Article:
So, on this score, San Diego is ahead of the rest of the country. O’Connor’s proposal for a city architect has resulted in something tangible and progressive that may make a genuine difference in the qualify of the city.
Most people in the architectural community agree that Stepner is the best man for the job, that he has the right mix of sensitivity to design, planning experience and calm ambassador’s demeanor.
Now, his task is to define the new city architect’s office as part of a major restructuring of the city’s planning department. Stepner, whose practical experience includes multifamily housing in Chicago and master planning there in conjunction with Skidmore Owings Merrill and C. F. Murphy, already has the makings of his basic team.
“There are three players who will be key,” Stepner said. “Larry Monserrate, who’s now in charge of downtown planning. Marcia Maleske, urban conservation and historic preservation. And Paul Curcio, urban design.”
Stepner will also be adding design experts from the city manager’s office with expertise in public improvements and landscape design specialists, among others.
Two obvious questions that arise with the radical restructuring have to do with the future of the city’s existing architectural selection committee for city projects, and possible changes in the Centre City Development Corp.'s role in regulating urban design downtown.
“The committee will still be selecting architects for city projects,” Stepner said. “In the past, we’ve done some award-winning projects, especially libraries. But we’ve done a lot which, in achieving their basic function--whether it’s housing fire trucks or an equipment yard--are blighting influences. In many cases, there have been complaints that the city’s process for reviewing its own buildings is not as demanding as the review we do of private projects.”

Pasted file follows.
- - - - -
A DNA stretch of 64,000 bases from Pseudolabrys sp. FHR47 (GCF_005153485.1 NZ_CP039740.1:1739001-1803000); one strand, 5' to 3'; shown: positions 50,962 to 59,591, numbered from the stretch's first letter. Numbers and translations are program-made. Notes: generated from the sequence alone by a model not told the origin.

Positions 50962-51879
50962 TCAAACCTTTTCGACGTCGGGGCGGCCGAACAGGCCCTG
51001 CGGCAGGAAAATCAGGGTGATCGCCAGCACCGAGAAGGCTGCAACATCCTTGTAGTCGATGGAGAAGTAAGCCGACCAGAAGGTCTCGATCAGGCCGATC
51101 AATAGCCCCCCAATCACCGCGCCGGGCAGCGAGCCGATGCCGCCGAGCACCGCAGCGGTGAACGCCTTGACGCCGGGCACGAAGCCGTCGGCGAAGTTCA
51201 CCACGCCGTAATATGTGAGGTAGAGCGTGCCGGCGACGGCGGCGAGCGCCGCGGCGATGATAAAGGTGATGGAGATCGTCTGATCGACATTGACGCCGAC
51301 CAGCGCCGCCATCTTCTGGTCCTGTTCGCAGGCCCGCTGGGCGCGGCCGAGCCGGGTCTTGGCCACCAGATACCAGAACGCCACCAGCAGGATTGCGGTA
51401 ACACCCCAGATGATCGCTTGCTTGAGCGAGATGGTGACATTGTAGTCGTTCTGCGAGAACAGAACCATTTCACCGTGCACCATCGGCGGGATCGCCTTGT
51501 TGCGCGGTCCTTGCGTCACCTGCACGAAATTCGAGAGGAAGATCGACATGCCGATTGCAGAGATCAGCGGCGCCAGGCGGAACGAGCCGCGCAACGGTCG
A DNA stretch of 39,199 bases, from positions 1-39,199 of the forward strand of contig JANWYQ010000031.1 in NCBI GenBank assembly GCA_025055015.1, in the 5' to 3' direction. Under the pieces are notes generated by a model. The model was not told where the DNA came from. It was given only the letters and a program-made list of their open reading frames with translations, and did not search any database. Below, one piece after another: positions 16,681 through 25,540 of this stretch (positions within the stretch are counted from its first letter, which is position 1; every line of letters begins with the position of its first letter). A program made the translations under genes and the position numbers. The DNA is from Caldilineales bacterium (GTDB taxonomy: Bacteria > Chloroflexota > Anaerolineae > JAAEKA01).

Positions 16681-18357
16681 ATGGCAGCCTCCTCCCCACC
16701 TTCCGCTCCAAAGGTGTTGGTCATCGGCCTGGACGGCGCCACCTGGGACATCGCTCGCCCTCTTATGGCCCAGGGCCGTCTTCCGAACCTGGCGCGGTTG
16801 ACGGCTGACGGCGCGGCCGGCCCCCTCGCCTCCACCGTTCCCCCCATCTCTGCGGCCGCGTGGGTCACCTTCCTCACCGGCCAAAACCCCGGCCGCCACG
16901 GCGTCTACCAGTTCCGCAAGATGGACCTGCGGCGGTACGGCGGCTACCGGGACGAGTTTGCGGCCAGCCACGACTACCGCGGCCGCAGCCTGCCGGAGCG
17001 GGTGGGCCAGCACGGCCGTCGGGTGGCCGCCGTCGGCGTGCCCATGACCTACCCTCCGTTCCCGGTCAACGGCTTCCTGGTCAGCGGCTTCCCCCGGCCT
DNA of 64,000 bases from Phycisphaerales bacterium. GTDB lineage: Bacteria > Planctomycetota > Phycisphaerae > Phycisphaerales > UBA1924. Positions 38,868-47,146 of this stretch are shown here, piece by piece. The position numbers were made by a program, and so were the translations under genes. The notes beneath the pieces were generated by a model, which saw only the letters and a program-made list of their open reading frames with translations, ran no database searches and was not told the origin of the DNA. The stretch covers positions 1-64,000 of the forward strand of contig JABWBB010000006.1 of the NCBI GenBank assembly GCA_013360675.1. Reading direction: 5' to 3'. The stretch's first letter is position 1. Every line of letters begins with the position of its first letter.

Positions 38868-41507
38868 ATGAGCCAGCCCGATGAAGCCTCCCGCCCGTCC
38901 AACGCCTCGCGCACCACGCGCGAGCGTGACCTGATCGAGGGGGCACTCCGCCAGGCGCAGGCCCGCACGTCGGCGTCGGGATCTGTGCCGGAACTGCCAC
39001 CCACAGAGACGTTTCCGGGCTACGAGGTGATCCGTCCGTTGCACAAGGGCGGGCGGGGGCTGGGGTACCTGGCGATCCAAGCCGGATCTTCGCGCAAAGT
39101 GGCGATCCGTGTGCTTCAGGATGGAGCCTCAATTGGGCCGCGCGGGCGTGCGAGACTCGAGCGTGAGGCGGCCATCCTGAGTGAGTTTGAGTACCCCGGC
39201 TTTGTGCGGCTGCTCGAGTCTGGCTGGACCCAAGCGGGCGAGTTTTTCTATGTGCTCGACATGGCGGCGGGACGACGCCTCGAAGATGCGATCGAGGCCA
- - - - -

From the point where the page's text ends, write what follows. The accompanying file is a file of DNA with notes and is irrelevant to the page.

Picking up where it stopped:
The lost opportunities in San Diego are many: a downtown waterfront already being walled off by high-rises, several of architect Irving Gill’s finest buildings demolished, a generation of high-rises built with little regard for the people who use them, a city hall that looks more like a high-rise prison.
Now, there’s a chance for something better. Architecture citywide is bound to improve with a competent city architect in place, someone who is accountable for both triumphs and failures.
Architect Rob Quigley is busy. He’s designing a new Sherman Heights Community Center, and chairing the architectural review board for the UCSD campus. Chancellor Richard Atkinson even had Quigley’s board over for dinner. The architect acknowledges hoping for a position of some kind at UCSD’s new architecture school when it opens in the ‘90s. . . . “About Face,” an exhibit of graphic design work on display through the end of the month at ArtistSpace at SouthFair, 2010 Jimmy Durante Blvd., Del Mar. . . . In the new, 18,000-square-foot Sherle Wagner kitchen and bath showroom in the Morena design district not far from Price Club, a bathroom vignette by San Diego architect John Nalevanko includes a stunning cylindrical soaking tub wrapped in etched pewter.